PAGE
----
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Assuming an Existing FHA Loan/Mortgage

By
Real Estate Broker/Owner with *ROCK REALTY|Broker|Realtor|Real Estate|WI Short Sale Agent* 55387-090

 

Assuming an Existing FHA Loan

Most mortgages have a requirement that the loan must be paid in full when the property is sold. However, FHA offers a different option to the seller and buyer. It is possible for the buyer to take over the existing FHA mortgage from the current property owner. This is a very enticing offer for someone that has a mortgage with a great interest rate. Here are the guidelines for an assumable FHA mortgage.

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Review Existing Loan

The first thing you should do as a potential buyer is review the existing loan documents. Any loan that originated prior to December 1 in 1986 is allowed to go through a “simple assumption” procedure. This means the buyer does not have to qualify for the FHA mortgage. For loans that were originated on after the December date, the buyer will have to qualify for the loan just like any new borrower.

Negotiate a Price with the Seller

Most sellers would like to receive a large part of the equity they paid in to the mortgage over the years since they originated the loan. The price you can negotiate is really dependent on your ability to deal and the seller’s motivation for getting rid of the home. One thing that must be clear; the buyout amount given from buyer to seller cannot be financed in to the existing FHA mortgage. This is money that needs to be paid either in cash or with a loan separate from the mortgage.

It may be possible to convince the seller to finance the buyout amount. This would mean that you have two loans to repay in order to purchase the home.

Talk to a Mortgage Lender

Since you will likely have to qualify for an FHA mortgage loan, it is advisable to talk to a lender experienced with FHA loans. The lender can review your credit file, determine your monthly income per FHA guidelines and find out if you qualify for the loan.

Determine Current Loan Status

You need to find out if the current property owner is up to date on their mortgage payments. If there are any late payments, those payments are transferred to the new buyer. This can be rectified by either paying the amount necessary to get current or requesting a modification of the loan.

Inquire About Down Payment

Since FHA asks for a down payment equal to 3.5% of the price, this rule will apply to someone assuming the loan. In this case, the 3.5% is based on the existing loan balance.

If you are approved for the loan, you may proceed with the closing process. You should ask the lender to contact a local title agency to research the title to ensure there are no liens on the property other than the FHA mortgage. Additional liens will have to be paid in order to transfer the deed in to your name as owner.

This communication is provided to you for informational purposes only and should not be relied upon by you. Rock Realty is not a mortgage lender and so you should contact a lender directly to learn more about its mortgage products and your eligibility for such products.
M. Lynn Delatte
Developers Realty - Broadview Heights, OH

I had not thought about someone trying to takeover an FHA loan, but I bet this will be more attractive and will happen a bunch more when the interest rates start increasing.  Thanks for the info!

Oct 22, 2012 01:51 AM
Michael Collins
*ROCK REALTY|Broker|Realtor|Real Estate|WI Short Sale Agent* - Janesville, WI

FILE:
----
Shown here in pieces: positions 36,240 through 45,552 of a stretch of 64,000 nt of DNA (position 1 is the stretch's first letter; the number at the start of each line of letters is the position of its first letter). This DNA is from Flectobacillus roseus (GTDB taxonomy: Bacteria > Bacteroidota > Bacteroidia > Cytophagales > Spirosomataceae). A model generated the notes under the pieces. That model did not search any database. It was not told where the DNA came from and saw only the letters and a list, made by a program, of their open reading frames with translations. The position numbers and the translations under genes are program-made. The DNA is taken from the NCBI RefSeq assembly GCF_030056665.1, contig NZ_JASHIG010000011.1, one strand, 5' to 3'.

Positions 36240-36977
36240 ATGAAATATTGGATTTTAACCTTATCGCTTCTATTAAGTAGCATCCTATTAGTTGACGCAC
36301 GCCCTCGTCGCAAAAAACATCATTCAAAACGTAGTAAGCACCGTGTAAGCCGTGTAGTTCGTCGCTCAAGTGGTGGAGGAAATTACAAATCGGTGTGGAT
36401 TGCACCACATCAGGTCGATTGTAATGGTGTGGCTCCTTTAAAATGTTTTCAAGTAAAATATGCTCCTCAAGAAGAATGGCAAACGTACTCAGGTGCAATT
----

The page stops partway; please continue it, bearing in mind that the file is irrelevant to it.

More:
CDPE, SFR , Wisconsin Short Sale Specialist Realto

Yes, with just a 1-2 point rise in interest rates, assuming an FHA mortgage may become much more popular.

Thanks for dropping by! 

Oct 22, 2012 01:57 AM
Anonymous
Tiffany

Hi Michael, thank you for this information, I found this via Google. I'm considering offering my house as qualifying assumable FHA since I'm at 3.75% and have no way to make a profit due to the 2008 IRS "credit" that has to be paid back, I just want out. The IRS gets the first $6000 in "profit" that I make when I sell to settle the credit and if I don't make a profit, it's written off as I understand it. For the purposes of tax returns/credit, when someone assumes my loan is that still viewed as "selling my house"? I notice though, that you mention a 3.5% downpayment - many other sources are saying there is no down payment required when assuming an FHA loan. Is there a reliable source I could be looking at to better educate myself on this? I'm also trying to sort out other questions of timing for closing (can I close on my new FHA house and wait a week or two before closing on my current house when someone assumes it?), me qualifying for a new FHA loan as I look to buy again, etc. Thanks for your time!

Dec 07, 2012 01:42 AM
#3
Michael Collins
*ROCK REALTY|Broker|Realtor|Real Estate|WI Short Sale Agent* - Janesville, WI
CDPE, SFR , Wisconsin Short Sale Specialist Realto

Hi Tiffany,

Thank you for your comment. Mortgage and real estate requirements and stipulations seem to change on a weekly basis. As a real estate broker, I am unable to give you advice on items like this.

To get the most up to date information, I would suggest that you contact a qualified accountant as well as a mortgage broker. They should be able to answer your questions in detail. I also found this contact info from the HUD website.

Customer Service: Questions and Complaints

For questions or complaints about FHA loans or programs, contact our FHA Resource Center:

 -   Find the answer online
 -   Email us
 -   Call toll-free (800) CALL-FHA (800-225-5342)

For questions or complaints about HUD rental programs, including Housing Choice (Section 8) Vouchers, contact our Public and Indian Housing (PIH) Resource Center:

 -   Email us
 -   Call toll-free (800) 955-2232

For general questions or complaints about HUD or its programs, contact the HUD office nearest you. 

Dec 07, 2012 02:36 AM